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Confession Time: I don’t know how to drive a four-wheeler. Tell me, who needs a four-wheeler in Bengaluru only to get stuck in the infamous traffic? You can’t even manoeuvre it like a two-wheeler in the peak-hour traffic of Hosur Road. Fine, I agree, this might be a sour grapes kind of excuse.
The real reason behind my decision (or rather indecision) to have not learnt to drive a four-wheeler even as I cross the mid-20s threshold, has to do with my previous experience with driving schools. The ordeal I went through has left me unenthused about the whole prospect where the instructor is either so disinterested that he just mumbles clutch, brake, accelerator and expects you to become an expert, or is so rough around the edges in his “instruction” that holding a steering wheel becomes the stuff of nightmares. Moreover, most of the driving schools I have come across rarely have a comprehensive methodology of instruction.
As someone who always strives to strike a balance between theory and practice, I wanted to know everything there is to know before getting on the road. I was afraid that, more than my life, I would be responsible for someone else’s too. One misstep and someone pays the price. Yet, the amount of importance placed on the aspect of mutual responsibility derived from studying transport rules is often minimal.
However, I was in for a surprise when I got to visit Maruti Driving School, near St.John’s Medical College, Koramangala.
I was later told by Manjunath P, manager at the school, pointing at the yellow lines, that the space is used to teach the students how to park within those drawn boundaries. Arguably, one of the trickiest parts of driving.
Overtime, you might become an expert at moving forward, but using that reverse gear to pull yourself to the prescribed space is an art that needs to be mastered with skill. In an age when new driving schools are mushrooming in a mere 100 sq.ft of space, Maruti Driving School stands apart from its competition for delivering what its customers need: confidence. Confidence that they can drive on the roads that might disappear after a heavy shower, confidence that they will be able to face the onslaught of erratic drivers, confidence in handling themselves at the onslaught of unpredictable weather and traffic conditions.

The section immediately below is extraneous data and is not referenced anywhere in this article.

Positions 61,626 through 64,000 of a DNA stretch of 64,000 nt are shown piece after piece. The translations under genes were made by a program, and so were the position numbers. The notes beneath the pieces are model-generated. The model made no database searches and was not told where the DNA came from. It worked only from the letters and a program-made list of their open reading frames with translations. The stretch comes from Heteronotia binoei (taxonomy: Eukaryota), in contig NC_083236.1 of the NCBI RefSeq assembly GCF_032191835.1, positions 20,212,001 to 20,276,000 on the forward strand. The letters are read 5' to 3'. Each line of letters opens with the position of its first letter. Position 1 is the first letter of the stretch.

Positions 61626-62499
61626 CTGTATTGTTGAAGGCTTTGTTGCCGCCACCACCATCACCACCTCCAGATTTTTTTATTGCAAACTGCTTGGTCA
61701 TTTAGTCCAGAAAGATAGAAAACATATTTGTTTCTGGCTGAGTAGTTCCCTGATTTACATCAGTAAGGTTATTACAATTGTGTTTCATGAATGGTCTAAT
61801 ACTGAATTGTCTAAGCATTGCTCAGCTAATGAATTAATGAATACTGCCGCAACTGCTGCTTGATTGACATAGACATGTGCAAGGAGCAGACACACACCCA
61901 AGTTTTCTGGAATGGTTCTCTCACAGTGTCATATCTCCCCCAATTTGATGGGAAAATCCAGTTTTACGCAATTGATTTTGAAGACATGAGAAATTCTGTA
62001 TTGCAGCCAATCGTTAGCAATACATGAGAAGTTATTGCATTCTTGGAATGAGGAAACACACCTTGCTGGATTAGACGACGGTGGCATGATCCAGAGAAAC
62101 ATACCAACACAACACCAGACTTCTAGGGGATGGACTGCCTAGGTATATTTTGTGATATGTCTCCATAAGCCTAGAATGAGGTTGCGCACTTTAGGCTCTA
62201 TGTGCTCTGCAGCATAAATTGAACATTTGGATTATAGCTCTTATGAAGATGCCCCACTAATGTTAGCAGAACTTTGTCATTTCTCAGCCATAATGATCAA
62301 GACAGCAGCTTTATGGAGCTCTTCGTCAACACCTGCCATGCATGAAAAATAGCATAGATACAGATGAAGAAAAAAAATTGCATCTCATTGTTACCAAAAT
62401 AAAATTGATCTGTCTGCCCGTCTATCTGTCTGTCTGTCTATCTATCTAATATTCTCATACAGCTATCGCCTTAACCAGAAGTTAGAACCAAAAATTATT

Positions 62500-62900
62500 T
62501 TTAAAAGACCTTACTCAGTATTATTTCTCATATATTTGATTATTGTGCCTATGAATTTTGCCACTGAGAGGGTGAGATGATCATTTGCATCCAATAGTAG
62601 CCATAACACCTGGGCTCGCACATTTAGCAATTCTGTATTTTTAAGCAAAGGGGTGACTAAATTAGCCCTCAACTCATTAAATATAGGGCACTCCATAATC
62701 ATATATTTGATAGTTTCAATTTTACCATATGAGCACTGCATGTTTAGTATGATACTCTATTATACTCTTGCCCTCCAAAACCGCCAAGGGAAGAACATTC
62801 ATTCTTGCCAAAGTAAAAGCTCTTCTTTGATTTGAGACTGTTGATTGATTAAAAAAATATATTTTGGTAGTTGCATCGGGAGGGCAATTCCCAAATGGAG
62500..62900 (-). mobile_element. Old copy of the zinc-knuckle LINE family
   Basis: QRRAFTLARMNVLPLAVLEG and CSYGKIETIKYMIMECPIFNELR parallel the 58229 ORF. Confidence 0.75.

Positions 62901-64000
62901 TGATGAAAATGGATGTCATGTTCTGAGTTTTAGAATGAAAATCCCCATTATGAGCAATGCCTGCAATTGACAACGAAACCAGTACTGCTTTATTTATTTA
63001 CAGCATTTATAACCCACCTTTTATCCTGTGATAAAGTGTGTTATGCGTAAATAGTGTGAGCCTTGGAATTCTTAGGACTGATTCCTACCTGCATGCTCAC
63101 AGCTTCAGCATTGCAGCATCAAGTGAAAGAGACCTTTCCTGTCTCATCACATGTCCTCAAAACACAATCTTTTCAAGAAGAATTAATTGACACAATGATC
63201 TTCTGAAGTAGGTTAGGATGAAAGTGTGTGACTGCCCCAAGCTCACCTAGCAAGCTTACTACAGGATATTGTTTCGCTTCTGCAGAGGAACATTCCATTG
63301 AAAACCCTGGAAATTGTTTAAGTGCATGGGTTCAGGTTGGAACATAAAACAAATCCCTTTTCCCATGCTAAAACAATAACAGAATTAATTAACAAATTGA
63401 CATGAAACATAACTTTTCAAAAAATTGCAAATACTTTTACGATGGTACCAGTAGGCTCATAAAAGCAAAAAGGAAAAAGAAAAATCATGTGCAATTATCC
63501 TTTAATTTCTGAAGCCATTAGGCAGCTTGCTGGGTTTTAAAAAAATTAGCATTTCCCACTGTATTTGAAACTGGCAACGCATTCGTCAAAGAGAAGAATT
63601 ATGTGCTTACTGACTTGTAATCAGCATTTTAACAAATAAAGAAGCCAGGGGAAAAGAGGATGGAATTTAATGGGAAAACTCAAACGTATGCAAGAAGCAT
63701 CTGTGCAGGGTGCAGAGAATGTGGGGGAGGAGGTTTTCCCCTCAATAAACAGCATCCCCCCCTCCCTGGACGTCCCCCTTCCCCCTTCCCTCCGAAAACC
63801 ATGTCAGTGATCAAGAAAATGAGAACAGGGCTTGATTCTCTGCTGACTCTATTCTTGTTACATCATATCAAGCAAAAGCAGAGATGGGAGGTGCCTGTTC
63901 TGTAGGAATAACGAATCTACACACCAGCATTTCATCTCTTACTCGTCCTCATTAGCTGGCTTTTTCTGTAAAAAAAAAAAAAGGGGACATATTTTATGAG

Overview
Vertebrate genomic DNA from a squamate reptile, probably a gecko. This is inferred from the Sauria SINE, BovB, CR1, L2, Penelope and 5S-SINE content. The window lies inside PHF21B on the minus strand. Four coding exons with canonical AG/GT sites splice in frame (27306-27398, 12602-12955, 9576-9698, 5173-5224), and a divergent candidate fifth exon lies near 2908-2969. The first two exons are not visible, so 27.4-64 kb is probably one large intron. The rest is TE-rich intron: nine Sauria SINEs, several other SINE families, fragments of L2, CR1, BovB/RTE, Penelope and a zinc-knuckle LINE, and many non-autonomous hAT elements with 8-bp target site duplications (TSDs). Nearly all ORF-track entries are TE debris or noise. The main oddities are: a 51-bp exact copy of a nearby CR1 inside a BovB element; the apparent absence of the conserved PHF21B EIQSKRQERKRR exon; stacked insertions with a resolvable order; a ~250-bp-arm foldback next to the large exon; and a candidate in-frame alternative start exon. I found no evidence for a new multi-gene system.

Upon enrolment, students are given a kit, which includes a progress card — something that cannot be found in any of the driving schools in the city.
There’s a row of activities including Emergency Stops, Round about, Parallel Parking, against which your progress will be marked.
I don’t know about you, but tracking my improvements and mishaps really helps me. Additionally, there is one more record in the car, where the students give feedback on the instructors. This two-way feedback loop demonstrates how driving needs to be approached.
The Beginner’s course is a 21-day, 21-hour course, which is made up of 7 hours of theory, 2.5 hours of simulation (five 30-hour sessions) and 10 hours of practicals.
However, they aren’t taught in chunks but simultaneously. After two hours of theory class, you’re allowed to sit in a simulator. If you have zero road sense, the simulator helps you get acquainted with the basics of driving as well as prepare you before you get on to the actual road. The five stages of simulations S1, S2, T3, T4, and T5 will teach you simple manoeuvre like moving and stopping (S1) to navigating in high traffic situation (T5).
In fact, the focus on strengthening fundamental theory is demonstrated by the exams conducted at the end of the course, so that students are aware of the rules and regulations as per Central Motor Vehicles Rules, 1989.
This includes details about the fine levied if you do not wear a seatbelt or don’t have an ‘L’ marked on your windshield, among others.
You are also provided with a handbook outlining these rules and signposts in detail, so that even if you forget them, there’s something handy to remind you of your responsibilities.
While at the Driving School, I got to talk to one of the customers, Abhinaya.
Coming from Ejipura, Abhinaya was all smiles as she was explaining to me how content she was with the service. One particular aspect of the service she mentioned, made my introvert heart leap with joy: During practical classes, there’s no one apart from the instructor and you. That is, no prying eyes from the back seat making you nervous; you can completely concentrate on the learning. Such one-on-one focus is rarely found in other driving schools, as per my experience. So, if you’re like me and hate to be observed by strangers, Maruti Driving School is perfect for you.
Moreover, they have a 24X7 line open — if you have to reschedule your classes or have run into some difficulty while driving, help is just a call away. The 24X7 open line is instituted taking into consideration all customers, including those who do late night and early morning shifts and might not be able to contact them in a typical 9-to-5 window.
Additionally, Maruti Driving School understands that driving is a holistic process. Now that you know how to operate a car, it doesn’t mean you have learnt all that is there to driving. Maruti Suzuki makes sure you also learn the mechanical aspects of driving a car, including oil and AC checks, and changing the tyres of a car.
It is not surprising that every month more than 100 customers enroll at the school’s Koramangala branch.
As I mentioned earlier, visiting Maruti Driving School made me realize that my sweeping binary assertion that learning driving is either a dreary or a horrifying affair may have been too premature.